Talk with your child about how important it is to keep the laptop safe and to treat it gently. Laptops run better and live longer when they are handled with care. Insure the laptop against theft (the most economical way to do this is usually through a homeowners policy). Monthly checks of your child’s laptop can help prevent misuse.One of the most common causes of laptop problems occurs when students attempt to download/install/load 3rd party software onto the machine. The more of these "extra" programs a student installs, the slower and more unreliable the laptop becomes. Please take note of new icons which appear on the desktop (main screen) of the laptop and start a conversation about what these programs are and why your child decided to install them.
Always carry the laptop in a case, even when at home. Use two hands at all times and do not carry the laptop by it's screen. If an accident happens, please report damage to your teacher immediately. Minor damage can progress to become more serious if there is a delay getting help.
We recommend students treat their laptops much like a purse or phone, only more gently! Do not leave it visibly unattended. It is the student’s responsibility to keep it safe. At school, laptops will be used for nearly all classes. For any classes not requiring your laptop, or during lunch, students should store the laptop in a locker or locked classroom. If the laptop is left visibly unattended and not inside a case, (e.g., in the hallway or on a table in the commons) it may be picked up by faculty or administrators. We do this to reinforce that students must be responsible for the laptop and never leave it visibly unattended.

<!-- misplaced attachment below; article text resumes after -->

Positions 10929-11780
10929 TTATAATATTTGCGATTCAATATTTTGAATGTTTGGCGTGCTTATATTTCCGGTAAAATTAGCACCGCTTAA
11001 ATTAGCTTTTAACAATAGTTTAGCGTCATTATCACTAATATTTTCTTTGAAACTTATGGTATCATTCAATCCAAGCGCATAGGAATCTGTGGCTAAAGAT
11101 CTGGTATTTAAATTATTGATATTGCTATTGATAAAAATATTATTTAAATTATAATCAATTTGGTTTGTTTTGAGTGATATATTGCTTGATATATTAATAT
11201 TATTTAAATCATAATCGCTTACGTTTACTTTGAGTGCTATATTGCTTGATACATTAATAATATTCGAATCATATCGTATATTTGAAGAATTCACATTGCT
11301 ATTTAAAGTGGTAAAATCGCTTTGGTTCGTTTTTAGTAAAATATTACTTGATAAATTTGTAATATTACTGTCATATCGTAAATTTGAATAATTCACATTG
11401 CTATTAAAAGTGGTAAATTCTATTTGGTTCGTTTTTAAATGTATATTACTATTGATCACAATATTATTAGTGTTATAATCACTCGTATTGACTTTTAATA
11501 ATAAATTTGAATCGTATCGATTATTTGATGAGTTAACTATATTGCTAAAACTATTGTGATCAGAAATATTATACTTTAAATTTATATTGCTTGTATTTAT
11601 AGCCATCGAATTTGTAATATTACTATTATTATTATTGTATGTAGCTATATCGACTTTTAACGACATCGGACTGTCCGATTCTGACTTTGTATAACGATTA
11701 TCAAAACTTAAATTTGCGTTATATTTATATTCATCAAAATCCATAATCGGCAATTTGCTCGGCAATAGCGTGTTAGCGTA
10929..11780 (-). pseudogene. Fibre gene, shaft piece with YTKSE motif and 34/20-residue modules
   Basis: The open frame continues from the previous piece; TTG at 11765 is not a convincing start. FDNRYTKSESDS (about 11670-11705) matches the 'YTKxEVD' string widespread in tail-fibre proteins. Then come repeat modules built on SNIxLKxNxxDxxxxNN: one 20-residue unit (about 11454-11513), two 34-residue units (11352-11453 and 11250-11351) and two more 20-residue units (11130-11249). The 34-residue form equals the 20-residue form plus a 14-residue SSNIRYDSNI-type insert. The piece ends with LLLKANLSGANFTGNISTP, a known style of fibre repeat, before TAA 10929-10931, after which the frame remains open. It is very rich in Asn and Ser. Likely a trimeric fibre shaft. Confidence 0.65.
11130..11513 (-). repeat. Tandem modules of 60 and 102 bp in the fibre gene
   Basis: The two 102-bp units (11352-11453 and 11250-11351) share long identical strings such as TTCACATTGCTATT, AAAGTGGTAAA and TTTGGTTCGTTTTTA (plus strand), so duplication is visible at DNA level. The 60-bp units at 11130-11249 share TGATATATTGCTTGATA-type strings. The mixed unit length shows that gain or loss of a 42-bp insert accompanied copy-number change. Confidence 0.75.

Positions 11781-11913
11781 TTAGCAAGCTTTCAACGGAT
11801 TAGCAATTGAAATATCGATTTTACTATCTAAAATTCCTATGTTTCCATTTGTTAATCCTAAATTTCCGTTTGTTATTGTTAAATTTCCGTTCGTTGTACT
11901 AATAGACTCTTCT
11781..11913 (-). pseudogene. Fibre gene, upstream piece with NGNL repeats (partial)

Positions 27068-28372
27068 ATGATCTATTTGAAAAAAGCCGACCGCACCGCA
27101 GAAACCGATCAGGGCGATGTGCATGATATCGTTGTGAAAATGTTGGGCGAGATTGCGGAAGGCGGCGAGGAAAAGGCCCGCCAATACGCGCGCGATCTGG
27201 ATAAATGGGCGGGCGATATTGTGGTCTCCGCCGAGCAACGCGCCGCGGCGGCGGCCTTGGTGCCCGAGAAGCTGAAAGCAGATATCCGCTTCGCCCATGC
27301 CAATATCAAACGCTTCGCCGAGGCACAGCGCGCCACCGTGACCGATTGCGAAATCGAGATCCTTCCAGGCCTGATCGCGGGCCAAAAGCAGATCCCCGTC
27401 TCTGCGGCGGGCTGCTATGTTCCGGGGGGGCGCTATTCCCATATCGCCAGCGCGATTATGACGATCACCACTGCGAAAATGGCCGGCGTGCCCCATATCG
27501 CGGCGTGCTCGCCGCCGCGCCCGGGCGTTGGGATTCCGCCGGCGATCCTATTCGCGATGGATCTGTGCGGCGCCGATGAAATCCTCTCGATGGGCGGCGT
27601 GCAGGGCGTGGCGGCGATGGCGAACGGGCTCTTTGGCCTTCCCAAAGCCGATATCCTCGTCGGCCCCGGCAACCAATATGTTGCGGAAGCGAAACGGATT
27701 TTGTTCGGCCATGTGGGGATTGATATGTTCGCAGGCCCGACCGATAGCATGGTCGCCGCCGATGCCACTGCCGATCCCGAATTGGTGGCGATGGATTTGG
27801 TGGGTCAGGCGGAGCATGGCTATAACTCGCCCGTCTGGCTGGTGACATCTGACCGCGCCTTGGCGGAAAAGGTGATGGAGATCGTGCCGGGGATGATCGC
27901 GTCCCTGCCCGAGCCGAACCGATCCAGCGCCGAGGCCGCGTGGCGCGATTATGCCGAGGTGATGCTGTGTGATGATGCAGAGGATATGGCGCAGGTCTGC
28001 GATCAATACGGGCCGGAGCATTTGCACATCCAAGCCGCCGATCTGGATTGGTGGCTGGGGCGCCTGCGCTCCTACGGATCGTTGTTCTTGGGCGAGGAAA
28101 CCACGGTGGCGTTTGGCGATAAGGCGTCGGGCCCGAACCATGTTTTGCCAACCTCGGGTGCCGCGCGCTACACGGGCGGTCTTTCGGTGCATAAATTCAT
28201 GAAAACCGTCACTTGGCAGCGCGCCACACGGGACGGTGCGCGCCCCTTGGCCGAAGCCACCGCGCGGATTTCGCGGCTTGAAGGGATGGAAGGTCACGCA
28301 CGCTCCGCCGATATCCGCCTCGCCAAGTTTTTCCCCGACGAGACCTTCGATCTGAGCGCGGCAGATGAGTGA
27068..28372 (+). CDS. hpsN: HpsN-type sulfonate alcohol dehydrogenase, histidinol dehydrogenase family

- dropping the laptop
- shutting the laptop with a pencil inside
- pushing back the screen past its intended range
- carrying it in a backpack without padding
- not using a padded case
- removing hardware improperly
- leaving the laptop out where someone can kick, trip or step on it
- stacking textbooks on the laptop
- removal of keys/rubber trim
Have your child bring the laptop to one of their teachers. They will arrange for your child to obtain a "loaner" (Dell) or replacement (Chromebook) machine. If the problem is hardware related, a technician will arrange for repairs (there may be a charge). If the problem is software related, a technician will try to resolve the problem first, but may have to re-install the original software load (called re-imaging). If you are issued a replacement Chromebook, this machine will be your new device.
When a laptop has a large number of viruses or other software issues, the technical staff at the help desk will reimage the hard drive. If a student has downloaded other programs, these programs will have to be reinstalled upon return of the laptop.
In general, laptops should not be left in the car for theft reasons. Also, they should not be left in temperatures below 35 degrees or above 90 degrees. To avoid damage, food, drinks, or pets should not be near the laptop. Rain, wet hands, and high humidity are risky to laptops as well, and should be avoided.
Stress to your children the rubber around the edges, keys, screws, and keyboard plastic should not be picked at, pulled apart, or otherwise damaged. These items may seem cosmetic, but they are one of the most common causes of damage when left unchecked.
The student should check with the teacher immediately. Based on the day’s lesson plan, the teacher may send the student for a loaner/replacement machine, or may ask the student to work with another student. Either way, the student should check with the teacher to determine the proper course of action.
- Windows 7
- Microsoft Security Essentials
- General Productivity
- Adobe Reader
- Google Drive
- Smart Notebook Software (activated)